sadder and funnier. Are you worried that readers may typecast you as a comic writer and
find comedy where theres none to be found?
N.H: I'm really not worried about anything! I write the books I want to write,
and readers will either respond or not respond. All I want to do is make sure that I
continue to try to exploit the potential I have.
How to be Good
TBR: In Hanif Kureishis Intimacy a man walks out on
his wife and children showing no regret. You, in contrast, have your heroine Katie agonise
throughout the novel over whether she can leave her own family and still be good. Is How
to be Good the (semi-)humorous answer to Intimacy? Do you personally believe in
N.H: It wasn't intended as an answer to Intimacy, but I can see that the
characters are diametrically opposed in their attitudes. Do I personally believe that one
should agonise before walking out on one's partner and children? Well, yes.
TBR: Katie Carr, the narrator, is a 40-year-old married mother of two on
the brink of divorce. This is the first time youve used a first person female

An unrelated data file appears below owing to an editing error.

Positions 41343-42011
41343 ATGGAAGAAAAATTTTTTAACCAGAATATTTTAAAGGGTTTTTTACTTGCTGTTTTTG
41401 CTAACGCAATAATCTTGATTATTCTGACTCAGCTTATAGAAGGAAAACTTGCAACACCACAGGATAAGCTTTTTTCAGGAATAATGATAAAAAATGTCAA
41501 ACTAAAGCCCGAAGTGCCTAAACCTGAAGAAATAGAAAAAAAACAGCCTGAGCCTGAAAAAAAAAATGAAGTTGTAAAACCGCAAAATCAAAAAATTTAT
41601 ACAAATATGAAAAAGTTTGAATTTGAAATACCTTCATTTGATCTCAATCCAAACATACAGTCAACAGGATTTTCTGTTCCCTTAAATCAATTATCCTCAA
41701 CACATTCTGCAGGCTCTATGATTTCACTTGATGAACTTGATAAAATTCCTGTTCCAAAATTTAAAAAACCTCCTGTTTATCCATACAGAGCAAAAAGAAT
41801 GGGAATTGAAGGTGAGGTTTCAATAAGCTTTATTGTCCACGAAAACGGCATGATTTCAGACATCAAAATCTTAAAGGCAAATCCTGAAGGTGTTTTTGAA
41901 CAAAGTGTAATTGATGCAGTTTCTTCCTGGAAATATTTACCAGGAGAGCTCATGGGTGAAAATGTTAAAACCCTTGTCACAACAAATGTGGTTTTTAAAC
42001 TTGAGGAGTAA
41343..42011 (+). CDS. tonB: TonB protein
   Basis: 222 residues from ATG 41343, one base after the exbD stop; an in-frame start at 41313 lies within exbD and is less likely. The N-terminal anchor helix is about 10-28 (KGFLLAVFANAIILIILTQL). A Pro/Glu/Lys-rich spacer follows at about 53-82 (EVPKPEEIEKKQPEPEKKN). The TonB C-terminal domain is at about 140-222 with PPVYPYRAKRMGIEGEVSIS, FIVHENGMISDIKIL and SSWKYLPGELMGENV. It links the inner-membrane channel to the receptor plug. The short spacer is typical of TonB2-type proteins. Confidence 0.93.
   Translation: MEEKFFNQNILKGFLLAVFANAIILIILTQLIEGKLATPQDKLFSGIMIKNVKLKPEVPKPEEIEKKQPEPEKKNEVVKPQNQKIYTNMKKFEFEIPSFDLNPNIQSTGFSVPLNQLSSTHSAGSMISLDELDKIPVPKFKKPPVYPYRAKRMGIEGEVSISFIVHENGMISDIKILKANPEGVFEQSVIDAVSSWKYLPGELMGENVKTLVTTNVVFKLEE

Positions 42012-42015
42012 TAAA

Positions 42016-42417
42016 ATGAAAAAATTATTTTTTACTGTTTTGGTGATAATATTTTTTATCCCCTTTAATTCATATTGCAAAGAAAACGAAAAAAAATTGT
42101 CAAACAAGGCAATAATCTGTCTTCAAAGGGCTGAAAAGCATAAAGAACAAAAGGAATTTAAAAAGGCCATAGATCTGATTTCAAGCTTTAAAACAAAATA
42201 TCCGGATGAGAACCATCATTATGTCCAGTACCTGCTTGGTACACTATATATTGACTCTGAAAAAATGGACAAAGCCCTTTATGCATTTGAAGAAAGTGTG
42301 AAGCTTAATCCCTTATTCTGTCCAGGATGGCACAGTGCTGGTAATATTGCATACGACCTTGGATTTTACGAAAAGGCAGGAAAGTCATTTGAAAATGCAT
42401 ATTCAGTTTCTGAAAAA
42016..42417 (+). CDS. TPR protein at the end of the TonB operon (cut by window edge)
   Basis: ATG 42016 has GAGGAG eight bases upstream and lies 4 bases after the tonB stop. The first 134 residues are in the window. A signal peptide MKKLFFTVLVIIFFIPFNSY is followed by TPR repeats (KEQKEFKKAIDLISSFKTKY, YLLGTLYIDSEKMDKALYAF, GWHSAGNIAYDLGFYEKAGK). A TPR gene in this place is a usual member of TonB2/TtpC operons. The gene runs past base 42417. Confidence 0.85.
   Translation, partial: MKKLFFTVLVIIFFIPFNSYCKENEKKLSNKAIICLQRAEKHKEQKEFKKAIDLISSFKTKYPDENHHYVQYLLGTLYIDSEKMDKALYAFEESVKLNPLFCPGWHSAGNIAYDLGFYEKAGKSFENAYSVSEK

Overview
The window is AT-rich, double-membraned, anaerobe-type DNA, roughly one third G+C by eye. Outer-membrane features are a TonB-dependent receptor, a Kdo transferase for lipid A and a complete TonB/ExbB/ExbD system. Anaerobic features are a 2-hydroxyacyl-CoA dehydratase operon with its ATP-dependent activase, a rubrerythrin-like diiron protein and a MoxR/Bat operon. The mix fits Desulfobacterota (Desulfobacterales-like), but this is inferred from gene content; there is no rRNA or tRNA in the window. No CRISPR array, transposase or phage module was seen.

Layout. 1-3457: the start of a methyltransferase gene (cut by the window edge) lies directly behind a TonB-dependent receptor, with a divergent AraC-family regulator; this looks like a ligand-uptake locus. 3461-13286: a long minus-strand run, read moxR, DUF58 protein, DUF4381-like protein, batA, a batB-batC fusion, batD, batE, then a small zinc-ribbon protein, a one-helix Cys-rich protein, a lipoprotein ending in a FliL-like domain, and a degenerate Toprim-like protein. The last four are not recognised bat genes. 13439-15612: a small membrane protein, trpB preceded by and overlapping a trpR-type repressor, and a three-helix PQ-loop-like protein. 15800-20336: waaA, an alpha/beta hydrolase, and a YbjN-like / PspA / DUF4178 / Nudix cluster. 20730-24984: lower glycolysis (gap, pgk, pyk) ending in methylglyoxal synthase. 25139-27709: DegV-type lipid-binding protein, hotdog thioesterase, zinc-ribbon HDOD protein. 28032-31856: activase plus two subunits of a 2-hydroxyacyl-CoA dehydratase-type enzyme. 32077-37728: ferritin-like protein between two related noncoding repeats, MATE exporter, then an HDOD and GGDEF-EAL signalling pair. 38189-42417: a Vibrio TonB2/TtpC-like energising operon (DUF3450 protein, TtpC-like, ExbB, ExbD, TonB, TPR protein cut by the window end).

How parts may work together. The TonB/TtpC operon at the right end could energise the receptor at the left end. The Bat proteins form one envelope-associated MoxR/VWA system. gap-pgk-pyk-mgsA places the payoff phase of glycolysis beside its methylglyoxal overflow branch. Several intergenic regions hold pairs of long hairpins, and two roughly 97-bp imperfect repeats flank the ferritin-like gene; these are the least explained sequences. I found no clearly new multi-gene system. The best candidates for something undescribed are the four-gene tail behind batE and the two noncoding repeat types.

narrator. You claimed she was the natural choice given your need to describe her husband
Davids spiritual crisis indirectly. You have also said that there was no special
difficulty in using her narrative voice and that you checked with female friends for any
possible lack of credibility in her words and feelings. What strikes me most about Katie,
though, is how terribly old she sounds for a 40-year-old woman. A reviewer referred to her
as a "middle-aged woman," and I got that impression until I realised she is not
N.H: Anyone who is disappointed can sound old, and Katie is disappointed. But in